Letbe the individual best strategy vector found by a particle, where is the best strategy vector for firm found by this particle. Letbe the global best strategy vector among all the particles in the swarm, where is the best strategy vector for firm among all the particles in the swarm. Letbe the velocity vector which represents both the distance and the direction that should be traveled by the particle from its current position. Let denote the swarm size of the particle swarm. Let denote the weight representing the trade-off between global exploration and local exploitation abilities of the swarm. Let and denote the weight representing the stochastic acceleration terms that pull each particle toward and positions of PSO algorithm, respectively. Let be a small number. Let be the number of successive iterations that criteria needed to be satisfied before we can ensure the convergence of PSO algorithm. PSO algorithm can now be formally stated as follows.

PSO Algorithm. Input parameters , , , , , , , , and () with , where is a large number.

Iteration 0. Choose initial velocity vectors (). For each , choose initial strategy vectors to form the initial swarm . For each particle , let be the best strategy vector found by the above particle. Thenis the individual best strategy vector found by the above particle.

Compute for each to obtain the best strategy vector for firm .

Let . Thenis the global best strategy vector among all particles in the swarm.

Let

Iteration

Step 1. For each , update each particle in the swarm by using the following:where are pseudorandom number. The new swarm obtained is denoted by .

Step 2. For each , compute for each . Ifthen . Update the individual best vector found by each particle in the swarm as follows:

Step 3. For each , compare for each to obtain the best strategy vector . Hence obtain the best strategy vector . Ifthen . Update the global best strategy vector found by all particles in the swarm as follows:

Step 4. If , let and repeat iteration ; otherwise go to Step 5.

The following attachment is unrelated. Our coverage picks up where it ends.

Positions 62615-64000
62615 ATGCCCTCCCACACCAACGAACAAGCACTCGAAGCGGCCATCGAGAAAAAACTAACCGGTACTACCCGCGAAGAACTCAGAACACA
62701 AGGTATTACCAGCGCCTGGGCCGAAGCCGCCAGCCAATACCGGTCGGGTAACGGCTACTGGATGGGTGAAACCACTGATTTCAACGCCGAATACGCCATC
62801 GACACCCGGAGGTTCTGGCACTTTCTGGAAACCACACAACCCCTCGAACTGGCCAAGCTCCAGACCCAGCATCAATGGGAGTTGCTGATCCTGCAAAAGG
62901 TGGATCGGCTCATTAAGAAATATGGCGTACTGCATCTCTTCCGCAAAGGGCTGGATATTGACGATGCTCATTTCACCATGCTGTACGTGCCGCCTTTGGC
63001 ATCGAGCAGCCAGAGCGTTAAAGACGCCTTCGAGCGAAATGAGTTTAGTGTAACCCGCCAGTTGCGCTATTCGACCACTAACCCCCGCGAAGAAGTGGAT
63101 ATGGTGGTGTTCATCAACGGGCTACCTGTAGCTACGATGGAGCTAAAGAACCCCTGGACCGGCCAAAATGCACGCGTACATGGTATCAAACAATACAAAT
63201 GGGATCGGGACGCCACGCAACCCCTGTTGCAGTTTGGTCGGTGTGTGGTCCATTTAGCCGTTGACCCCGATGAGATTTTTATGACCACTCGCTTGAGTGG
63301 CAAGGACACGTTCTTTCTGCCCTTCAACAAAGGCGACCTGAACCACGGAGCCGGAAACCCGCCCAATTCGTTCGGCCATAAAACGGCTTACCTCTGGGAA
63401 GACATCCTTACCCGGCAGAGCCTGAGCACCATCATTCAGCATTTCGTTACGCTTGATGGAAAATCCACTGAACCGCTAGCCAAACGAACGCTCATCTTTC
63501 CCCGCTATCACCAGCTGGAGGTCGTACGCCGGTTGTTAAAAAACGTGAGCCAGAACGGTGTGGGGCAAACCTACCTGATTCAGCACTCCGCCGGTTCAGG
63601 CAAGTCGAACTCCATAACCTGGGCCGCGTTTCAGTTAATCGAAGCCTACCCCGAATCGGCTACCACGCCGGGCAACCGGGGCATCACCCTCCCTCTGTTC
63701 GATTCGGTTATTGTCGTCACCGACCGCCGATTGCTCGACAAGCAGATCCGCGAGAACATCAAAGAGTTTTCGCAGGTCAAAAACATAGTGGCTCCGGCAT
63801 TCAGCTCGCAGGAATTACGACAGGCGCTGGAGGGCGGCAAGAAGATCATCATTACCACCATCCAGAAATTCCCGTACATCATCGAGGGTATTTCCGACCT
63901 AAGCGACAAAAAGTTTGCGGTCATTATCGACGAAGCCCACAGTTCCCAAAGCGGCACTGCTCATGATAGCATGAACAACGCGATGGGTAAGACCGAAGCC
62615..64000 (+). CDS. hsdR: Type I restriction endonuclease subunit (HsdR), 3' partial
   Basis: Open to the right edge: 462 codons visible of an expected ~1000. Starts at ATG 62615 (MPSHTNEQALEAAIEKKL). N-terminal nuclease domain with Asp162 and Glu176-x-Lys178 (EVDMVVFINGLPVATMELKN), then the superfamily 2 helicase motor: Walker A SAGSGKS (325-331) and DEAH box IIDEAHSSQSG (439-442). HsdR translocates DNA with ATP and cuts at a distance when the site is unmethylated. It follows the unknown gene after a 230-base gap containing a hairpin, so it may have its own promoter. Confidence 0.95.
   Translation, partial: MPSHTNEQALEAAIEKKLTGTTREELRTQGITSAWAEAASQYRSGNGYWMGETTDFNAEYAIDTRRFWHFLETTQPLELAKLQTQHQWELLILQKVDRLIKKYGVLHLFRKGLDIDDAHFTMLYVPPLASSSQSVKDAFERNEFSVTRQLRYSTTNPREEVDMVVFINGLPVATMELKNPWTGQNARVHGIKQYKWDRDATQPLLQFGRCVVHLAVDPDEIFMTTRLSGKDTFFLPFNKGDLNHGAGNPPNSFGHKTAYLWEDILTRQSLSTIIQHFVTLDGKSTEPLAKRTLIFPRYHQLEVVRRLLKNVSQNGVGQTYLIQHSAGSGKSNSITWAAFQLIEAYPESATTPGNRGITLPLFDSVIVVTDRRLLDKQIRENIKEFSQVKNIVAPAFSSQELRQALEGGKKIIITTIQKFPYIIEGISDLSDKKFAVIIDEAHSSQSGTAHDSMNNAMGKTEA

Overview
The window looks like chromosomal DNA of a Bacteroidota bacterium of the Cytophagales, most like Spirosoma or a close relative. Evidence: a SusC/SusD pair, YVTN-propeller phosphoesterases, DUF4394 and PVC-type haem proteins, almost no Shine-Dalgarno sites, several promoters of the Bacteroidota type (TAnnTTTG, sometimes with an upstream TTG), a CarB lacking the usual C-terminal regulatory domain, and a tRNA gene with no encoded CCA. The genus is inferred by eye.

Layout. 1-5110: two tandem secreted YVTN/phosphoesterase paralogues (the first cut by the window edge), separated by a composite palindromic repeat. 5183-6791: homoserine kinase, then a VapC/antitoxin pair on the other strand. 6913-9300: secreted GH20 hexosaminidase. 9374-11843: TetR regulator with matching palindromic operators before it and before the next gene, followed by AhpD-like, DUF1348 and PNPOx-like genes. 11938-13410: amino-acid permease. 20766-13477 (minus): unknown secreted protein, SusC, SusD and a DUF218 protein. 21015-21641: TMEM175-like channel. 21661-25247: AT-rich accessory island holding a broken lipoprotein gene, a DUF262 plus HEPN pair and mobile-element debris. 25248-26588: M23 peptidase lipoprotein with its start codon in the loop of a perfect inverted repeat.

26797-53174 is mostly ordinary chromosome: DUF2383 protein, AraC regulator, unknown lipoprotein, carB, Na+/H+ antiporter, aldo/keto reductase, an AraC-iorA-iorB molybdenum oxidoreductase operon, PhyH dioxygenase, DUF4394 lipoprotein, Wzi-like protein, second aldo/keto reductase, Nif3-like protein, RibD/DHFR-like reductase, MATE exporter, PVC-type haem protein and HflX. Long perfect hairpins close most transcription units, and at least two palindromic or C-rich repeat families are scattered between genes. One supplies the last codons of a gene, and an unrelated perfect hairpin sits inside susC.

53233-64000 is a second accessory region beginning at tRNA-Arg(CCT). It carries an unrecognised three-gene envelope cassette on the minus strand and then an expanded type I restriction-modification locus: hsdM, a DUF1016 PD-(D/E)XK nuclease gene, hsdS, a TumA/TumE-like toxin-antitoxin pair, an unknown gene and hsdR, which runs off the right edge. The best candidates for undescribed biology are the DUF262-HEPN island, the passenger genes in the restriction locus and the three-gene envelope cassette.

Step 5. Compute . If for all , the Cournot-Nash equilibrium of the CLSC network is reached, which is given by . For each , compute to obtain the optimal expected profit of firm , stop; otherwise, let and repeat iteration .

We now define the following parameters for GA.

Let , , and denote the population size, the crossover probability, and the mutation probability of the genetic algorithm, respectively. Let be a small number. Let be the number of successive iterations that criteria needed to be satisfied before we can ensure the convergence of GA. GA can now be formally stated as follows.

GA. Input parameters , , , , and .

Iteration 0. For each , choose initial strategy vectors to form the initial population based on real-coded genetic algorithm. Compute for each to obtain the best strategy vector . Let .

Iteration

Step 1. For each , update the population by spinning the roulette wheel with a bias towards selecting fitter strategy vectors to form the new population.

Step 2. For each , update the population by using the crossover operation and the mutation operation given in Appendix A. The new population obtained is denoted by .

Step 3. For each , compute for each to obtain the best strategy vector . Hence obtain the best strategy vector for all the firms .

Step 4. If , let and repeat iteration ; otherwise go to Step 5.

Step 5. Compute . If , for all , the Cournot-Nash equilibrium of the CLSC network is reached, which is given by . For each , compute , which is the optimal expected profit of firm , stop; otherwise, let and repeat iteration .

Note that PSO algorithm and GA developed in this paper can always find the Cournot-Nash equilibrium in a certain number of iterations, even when the expected profit function defined by (28) is nondifferentiable.

5. Numerical Examples

In this section, two numerical examples are used to compare the efficiencies of the PSO algorithm, the genetic algorithm, and an algorithm based on variational inequalities for finding the Cournot-Nash equilibrium of the CLSC network. (The theory of variational inequality method is given in Appendix B.) In the first example (Example 1), all the given cost functions are differentiable. Thus, we can find the Cournot-Nash equilibrium by PSO algorithm, GA, and Euler algorithm (Dupuis and Nagurney [11]) based on variational inequality (Euler algorithm is given in Appendix C). In the second example (Example 2), the given cost functions corresponding to the manufacturing of the new products are not everywhere differentiable. We use this example to illustrate that both PSO algorithm and GA can still solve nonsmooth optimization problem efficiently, but the algorithm based on variational inequality is not efficient.